Substitutes’ ages trend older; many are retired teachers themselves. Being the most vulnerable to the virus, these educators may not want to risk teaching this year.
The problems compound themselves. If a district cannot secure substitute teachers, who will fill in when full-time staff members are forced to quarantine?
One substitute teacher from southwest Ohio described being unsure if they want to return this school year.
“I have the opportunity to work in many buildings, meaning I could be exposed to several hundred students and dozens of staff members over the course of one week,” the substitute said. “That also means I could easily expose those same hundreds and dozens if I were to be sick and not realize it.”
The substitute worries about having to cover a classroom taught by someone who is quarantining.
“That adds an extra layer of uncertainty for me, as I won’t know the severity of the illness for the teacher whose room I’m in and whether it needs to have extra sanitation,” they said.
Making matters worse, the sub has asthma and is not covered under their district’s health insurance.
“Can I afford to get sick on (my) health insurance?” the person asked. “On the other hand, can I afford not to work to avoid the risk?”
Other logical concerns abound. How can students possibly stay socially distanced in lunchrooms, when masks will obviously not be worn? How about on a bus?
If a school works on a rotation schedule, how will teachers have enough time to deep clean shared surfaces in the few minutes’ time before the next class?
Jacquelyn Blackstone, a reading specialist in Columbus, believes these issues point to a need to stick with online learning this fall.
“Education is essential,” she said. “Educating in your preferred format is not essential.”
One elementary school music teacher, who said their district is “operating as normal” this fall, is trying to figure out how to navigate this pandemic. They teach kindergarten through sixth grade, meaning they come in contact with every student in the school at least once per week.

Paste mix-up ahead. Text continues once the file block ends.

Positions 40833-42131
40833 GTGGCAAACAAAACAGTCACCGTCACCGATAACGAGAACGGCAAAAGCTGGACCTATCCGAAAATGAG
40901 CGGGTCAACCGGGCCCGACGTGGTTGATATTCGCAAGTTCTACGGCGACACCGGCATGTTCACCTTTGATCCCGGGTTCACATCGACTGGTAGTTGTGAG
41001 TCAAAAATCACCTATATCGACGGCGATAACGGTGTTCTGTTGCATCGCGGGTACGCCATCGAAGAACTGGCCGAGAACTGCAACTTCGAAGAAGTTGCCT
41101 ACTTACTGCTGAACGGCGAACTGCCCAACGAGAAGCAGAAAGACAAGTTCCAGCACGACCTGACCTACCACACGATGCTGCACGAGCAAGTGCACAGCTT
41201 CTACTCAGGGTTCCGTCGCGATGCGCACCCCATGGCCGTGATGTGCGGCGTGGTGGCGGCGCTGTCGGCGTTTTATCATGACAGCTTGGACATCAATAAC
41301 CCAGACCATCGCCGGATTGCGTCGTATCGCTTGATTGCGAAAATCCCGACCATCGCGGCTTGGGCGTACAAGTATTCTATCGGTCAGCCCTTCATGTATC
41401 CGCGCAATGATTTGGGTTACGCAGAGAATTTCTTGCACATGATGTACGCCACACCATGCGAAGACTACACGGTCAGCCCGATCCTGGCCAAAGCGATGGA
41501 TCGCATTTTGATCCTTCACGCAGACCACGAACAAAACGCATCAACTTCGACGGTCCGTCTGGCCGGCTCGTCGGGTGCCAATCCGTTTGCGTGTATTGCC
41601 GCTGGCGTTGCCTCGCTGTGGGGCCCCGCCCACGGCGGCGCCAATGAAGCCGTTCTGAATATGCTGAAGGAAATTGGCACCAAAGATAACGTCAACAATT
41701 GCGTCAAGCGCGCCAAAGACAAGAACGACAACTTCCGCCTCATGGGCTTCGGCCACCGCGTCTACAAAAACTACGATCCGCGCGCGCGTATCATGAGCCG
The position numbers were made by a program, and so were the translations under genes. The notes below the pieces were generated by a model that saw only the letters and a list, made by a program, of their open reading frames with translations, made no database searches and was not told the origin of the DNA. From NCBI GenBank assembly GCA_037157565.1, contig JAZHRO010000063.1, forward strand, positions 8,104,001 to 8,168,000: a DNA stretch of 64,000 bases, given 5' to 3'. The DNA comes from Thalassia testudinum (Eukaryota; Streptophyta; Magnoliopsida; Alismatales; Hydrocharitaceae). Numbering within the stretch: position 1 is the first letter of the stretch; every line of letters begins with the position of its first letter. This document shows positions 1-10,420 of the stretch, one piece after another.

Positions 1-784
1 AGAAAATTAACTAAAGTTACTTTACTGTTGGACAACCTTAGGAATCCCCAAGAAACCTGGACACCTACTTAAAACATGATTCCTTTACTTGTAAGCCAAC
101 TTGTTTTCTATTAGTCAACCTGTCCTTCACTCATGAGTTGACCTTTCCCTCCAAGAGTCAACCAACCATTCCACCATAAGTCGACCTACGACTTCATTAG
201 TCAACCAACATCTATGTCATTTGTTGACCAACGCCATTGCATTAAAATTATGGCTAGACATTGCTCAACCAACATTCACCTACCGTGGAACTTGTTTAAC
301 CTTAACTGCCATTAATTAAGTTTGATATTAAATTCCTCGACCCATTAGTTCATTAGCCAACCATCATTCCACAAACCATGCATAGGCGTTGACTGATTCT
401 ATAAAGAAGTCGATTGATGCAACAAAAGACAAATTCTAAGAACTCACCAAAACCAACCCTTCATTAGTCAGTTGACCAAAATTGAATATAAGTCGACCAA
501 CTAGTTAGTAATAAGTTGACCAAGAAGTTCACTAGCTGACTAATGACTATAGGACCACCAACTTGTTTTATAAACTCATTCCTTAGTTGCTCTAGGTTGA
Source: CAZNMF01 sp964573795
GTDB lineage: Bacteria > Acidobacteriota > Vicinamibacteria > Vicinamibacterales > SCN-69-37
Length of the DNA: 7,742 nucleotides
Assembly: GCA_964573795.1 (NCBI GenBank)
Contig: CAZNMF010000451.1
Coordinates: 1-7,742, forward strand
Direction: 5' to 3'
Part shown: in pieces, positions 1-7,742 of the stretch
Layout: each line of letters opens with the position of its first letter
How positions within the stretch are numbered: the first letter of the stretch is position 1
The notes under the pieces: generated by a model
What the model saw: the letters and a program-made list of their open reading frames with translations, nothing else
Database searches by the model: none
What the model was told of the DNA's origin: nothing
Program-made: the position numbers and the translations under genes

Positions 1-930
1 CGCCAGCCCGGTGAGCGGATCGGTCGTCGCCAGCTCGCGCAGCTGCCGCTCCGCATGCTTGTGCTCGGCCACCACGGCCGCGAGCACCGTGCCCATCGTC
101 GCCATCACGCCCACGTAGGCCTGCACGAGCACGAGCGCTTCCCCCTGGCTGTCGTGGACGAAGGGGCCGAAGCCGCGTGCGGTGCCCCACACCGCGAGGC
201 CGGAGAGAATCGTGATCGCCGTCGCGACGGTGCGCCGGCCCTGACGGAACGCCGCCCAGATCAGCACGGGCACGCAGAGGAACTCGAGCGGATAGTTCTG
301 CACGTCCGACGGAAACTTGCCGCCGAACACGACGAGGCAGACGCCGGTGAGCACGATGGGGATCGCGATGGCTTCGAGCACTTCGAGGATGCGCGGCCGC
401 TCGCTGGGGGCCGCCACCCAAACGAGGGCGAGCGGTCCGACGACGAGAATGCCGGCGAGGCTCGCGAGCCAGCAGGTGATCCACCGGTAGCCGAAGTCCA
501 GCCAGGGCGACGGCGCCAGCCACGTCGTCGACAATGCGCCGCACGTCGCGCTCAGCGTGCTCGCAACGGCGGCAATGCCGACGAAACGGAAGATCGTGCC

In their classroom, young students typically share an ensemble of instruments such as drums, mallets, sleigh bells and wooden blocks.
“Almost every instrument in my classroom is played with hands and those instruments need shared between classes,” the teacher said.
But that may prove impossible during COVID-19, with sharing items discouraged and intense cleaning required.
“I don’t know how to teach elementary music without instruments available,” the teacher said. “I just feel so powerless.”
‘There seems no way to not put lives at risk…’
Educators who work with Ohio students who have various disabilities worry about the potential for spread.
Michelle Moreno, one such paraprofessional in northern Ohio, said she comes in close contact with “high-needs students” on a daily basis. She described having had students sneeze into her mouth and spit at her.
Some paraprofessionals work one-on-one with students, but others are shared by multiple classrooms. Moreno said she works in four different classrooms with nearly two-dozen students in each, and also monitors students at lunch and recess.
“I have had to reach into students’ mouths and take out various items before they swallowed them and caused harm,” Moreno said.
Moreno and other paraprofessionals who contacted the OCJ said these are the daily risks they accept in order to carry out the work they love.
“In order to follow my dream of working with children who have special needs, I took this job path,” said one occupational therapist for students ranging from three to 22 years old. “What I didn’t expect was to have a job that would literally put my life and my family’s life in danger.”